Frick will face some challenges as well as opportunities. After an abortive race for attorney general four years ago and dabbling heavily with running for Congress, he will need to sell observers on his real commitment to County government.

He will also need to work fast to define himself in an appealing way that stands out before others do it for him–something that will require money whether inside or outside the new public financing system. Even attacks, however, can create opportunities. MCGEO’s Gino Renne, for example, has criticized Frick in the past but could serve as a useful foil.

Among the existing candidates, Roger Berliner is the big loser and Marc Elrich is the big winner from Bill Frick’s entry. Berliner was positioned to be the more practical, pro-business candidate. Frick could attract much of that support if business decides to unify around a fresh face who is more willing to forthrightly support aspects of their agenda.

As the leading progressive candidate in the race, Elrich will benefit if less strongly left-wing candidates split up the vote. He could benefit further if other candidates in the same political space enter the race. Leventhal may also try to claim the progressive mantle but will likely lack the validators needed to make it credible.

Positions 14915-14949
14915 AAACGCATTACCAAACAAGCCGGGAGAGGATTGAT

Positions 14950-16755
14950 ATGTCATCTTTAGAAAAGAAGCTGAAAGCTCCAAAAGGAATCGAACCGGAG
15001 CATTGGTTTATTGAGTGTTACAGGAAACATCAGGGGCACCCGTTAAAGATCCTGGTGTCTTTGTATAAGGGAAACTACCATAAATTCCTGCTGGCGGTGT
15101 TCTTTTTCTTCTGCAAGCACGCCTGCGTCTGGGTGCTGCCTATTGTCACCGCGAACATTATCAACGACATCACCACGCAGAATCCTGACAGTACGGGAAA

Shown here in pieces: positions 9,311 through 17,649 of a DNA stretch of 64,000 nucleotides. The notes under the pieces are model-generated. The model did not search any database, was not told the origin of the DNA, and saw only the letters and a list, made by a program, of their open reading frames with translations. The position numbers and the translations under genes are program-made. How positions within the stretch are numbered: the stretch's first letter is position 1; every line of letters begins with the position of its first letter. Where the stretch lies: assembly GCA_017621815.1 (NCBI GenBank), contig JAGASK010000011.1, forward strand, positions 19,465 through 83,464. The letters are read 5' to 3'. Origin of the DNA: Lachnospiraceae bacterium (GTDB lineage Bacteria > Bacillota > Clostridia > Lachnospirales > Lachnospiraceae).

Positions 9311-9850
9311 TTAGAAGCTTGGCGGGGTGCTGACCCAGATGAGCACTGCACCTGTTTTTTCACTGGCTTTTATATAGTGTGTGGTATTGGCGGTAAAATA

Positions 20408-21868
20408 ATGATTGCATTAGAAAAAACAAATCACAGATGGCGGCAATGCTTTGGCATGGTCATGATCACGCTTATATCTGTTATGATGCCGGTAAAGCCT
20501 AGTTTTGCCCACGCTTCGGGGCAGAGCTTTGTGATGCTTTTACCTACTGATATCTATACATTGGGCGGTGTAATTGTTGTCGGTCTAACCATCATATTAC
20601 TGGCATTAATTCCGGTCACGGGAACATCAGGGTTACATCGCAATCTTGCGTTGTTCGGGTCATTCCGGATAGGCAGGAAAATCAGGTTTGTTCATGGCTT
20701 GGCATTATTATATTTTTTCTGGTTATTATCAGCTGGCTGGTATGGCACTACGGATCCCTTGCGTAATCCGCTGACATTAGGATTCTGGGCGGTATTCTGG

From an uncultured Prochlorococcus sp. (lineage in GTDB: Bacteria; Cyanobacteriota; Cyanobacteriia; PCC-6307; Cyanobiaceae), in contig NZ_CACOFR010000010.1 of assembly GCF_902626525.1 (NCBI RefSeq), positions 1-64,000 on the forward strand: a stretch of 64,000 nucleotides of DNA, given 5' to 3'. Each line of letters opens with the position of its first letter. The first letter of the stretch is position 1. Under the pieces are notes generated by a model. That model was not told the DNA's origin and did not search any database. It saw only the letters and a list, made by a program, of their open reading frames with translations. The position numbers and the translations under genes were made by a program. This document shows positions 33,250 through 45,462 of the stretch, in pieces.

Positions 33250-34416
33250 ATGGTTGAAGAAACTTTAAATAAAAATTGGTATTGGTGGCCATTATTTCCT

Bill Frick’s entry certainly shakes up the race. My guess is that voters welcome his candidacy as a breath of fresh air. Whether his campaign catches fire remains to be seen.

UPDATE: Bethesda Beat’s Andrew Metcalf reports that Frick does not plan to participate in the public financing system: “‘I’d rather raise my own funds than spend the taxpayers’ dollars on my campaign,’ Frick said about his decision.”


Why Gabe Albornoz is Running for County Council At-Large

Today, Seventh State is pleased to present a guest post by Gabe Albornoz.